• Add testimonials. Create a secure feeling.
  • Make the headline bigger. It’s a strong, clean image, but the headline is so small that visitors will not realize it is the actual headline for the product.
  • In a compelling way show why this model is the best. Two questions must be answered on e-commerce pages. First, Why should I buy from this company? Next, Why should I buy this specific product?
  • We’ve tested three-column layouts thousands of times, and discovered that a two-column layout is better. If you can test two columns, do it. Elements in the third column are usually missed. Pull good product-specific and company specific value prop elements out of the third column.
  • The layout of the page and the size of fonts make it hard to see the price.
  • Anxiety increases when you ask visitors to create an account just to see the price on a similar product. Consider a live chat option.

Landing Page 6

Growth report Landing Page
Growth Report Landing Page

Landing Page Submitted (screenshot shortened due to page length)

Value Proposition: “We provide in-depth research on small cap stocks that are generally not covered by the financial media or analysts at the big brokerage houses. These are stocks that we feel have the most potential for double and triple digit gains.”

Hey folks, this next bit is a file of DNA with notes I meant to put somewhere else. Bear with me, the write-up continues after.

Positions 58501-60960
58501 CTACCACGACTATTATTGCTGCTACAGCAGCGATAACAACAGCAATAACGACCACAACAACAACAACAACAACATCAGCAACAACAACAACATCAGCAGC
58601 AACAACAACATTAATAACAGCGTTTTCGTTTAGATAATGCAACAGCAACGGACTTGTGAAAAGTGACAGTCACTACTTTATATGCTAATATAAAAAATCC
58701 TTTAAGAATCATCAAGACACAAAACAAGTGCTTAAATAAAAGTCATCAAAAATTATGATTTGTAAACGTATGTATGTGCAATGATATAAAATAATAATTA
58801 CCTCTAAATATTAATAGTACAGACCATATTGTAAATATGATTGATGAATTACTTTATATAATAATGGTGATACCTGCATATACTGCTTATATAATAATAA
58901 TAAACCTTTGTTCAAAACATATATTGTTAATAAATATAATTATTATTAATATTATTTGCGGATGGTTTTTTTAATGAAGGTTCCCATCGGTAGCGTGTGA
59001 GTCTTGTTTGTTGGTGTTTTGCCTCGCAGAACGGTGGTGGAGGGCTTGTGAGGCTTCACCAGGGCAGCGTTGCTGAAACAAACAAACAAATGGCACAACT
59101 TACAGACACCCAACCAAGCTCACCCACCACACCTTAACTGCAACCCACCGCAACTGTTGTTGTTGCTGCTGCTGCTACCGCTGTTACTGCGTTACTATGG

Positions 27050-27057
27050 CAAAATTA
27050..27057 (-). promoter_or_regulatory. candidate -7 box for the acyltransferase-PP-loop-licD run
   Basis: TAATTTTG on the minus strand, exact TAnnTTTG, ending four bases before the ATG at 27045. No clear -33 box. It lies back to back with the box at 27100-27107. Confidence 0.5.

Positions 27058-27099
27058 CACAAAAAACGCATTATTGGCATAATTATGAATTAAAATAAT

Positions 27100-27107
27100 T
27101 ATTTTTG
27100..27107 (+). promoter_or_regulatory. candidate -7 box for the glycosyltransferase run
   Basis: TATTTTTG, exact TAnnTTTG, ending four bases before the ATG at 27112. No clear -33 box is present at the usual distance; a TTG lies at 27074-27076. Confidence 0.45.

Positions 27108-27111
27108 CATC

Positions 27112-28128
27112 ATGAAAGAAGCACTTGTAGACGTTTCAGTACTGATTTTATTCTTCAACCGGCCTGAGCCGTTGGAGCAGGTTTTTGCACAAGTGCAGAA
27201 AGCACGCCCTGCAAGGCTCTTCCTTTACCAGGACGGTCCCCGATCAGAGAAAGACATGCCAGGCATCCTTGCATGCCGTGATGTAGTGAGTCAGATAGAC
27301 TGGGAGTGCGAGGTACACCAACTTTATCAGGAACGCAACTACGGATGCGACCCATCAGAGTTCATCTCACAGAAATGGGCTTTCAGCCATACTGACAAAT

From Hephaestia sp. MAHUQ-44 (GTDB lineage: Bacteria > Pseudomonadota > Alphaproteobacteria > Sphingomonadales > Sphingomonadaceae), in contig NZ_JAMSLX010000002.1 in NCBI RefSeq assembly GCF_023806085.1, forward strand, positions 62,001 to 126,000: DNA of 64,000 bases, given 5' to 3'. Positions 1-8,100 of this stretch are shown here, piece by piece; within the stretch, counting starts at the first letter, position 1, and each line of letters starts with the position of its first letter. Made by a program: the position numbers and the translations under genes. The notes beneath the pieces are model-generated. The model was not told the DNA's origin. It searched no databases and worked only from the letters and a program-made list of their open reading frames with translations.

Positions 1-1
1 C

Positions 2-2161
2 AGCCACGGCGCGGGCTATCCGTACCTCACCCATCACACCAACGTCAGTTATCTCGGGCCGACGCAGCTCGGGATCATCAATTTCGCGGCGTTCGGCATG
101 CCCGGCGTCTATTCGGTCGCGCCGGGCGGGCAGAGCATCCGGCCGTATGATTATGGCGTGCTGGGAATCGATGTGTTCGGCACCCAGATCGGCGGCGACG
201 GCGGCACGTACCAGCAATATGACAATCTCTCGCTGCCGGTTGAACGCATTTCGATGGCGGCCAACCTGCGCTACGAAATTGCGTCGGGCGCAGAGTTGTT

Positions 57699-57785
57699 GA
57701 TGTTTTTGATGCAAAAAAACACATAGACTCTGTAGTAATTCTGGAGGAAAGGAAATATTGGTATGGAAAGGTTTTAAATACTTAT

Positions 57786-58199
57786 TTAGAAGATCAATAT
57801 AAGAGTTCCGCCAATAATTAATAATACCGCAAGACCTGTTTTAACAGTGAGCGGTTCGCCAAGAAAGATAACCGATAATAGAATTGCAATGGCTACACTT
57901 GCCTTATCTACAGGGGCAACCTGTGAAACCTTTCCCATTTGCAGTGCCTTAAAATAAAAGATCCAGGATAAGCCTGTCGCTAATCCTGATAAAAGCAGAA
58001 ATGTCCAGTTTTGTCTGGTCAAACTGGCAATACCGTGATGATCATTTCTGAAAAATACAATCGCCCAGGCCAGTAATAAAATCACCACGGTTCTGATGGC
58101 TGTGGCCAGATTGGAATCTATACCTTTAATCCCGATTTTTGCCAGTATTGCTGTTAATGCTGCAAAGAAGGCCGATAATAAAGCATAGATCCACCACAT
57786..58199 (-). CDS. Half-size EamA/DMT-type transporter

Channel Information: Primary source of traffic is email to an opt–in house list. Visitors represent non-buyers who have expressed interest in our other products (mostly free products) that are related to the one promoted in the company’s email:

Email submitted. (Click here to see the full text of the sample email)

Analysis (Aaron Rosenthal)

  • You cannot click on the item in the right-hand corner. That’s a usability issue. The same for the text in the middle of the page: Underlining equates to clickable. Don’t underline if you are not going to create a link.
  • The form at the bottom of the page is broken up with different offers. A visitor will not know exactly what to do, creating Friction and Anxiety. Quantify the savings on subscription options.
  • Many elements at the bottom of the form can be removed. Don’ ask if their credit card is a Visa, MasterCard, American Express, or Discover. You should be able be determine that by the first four digits of the credit card.

Analysis (Jimmy Ellis)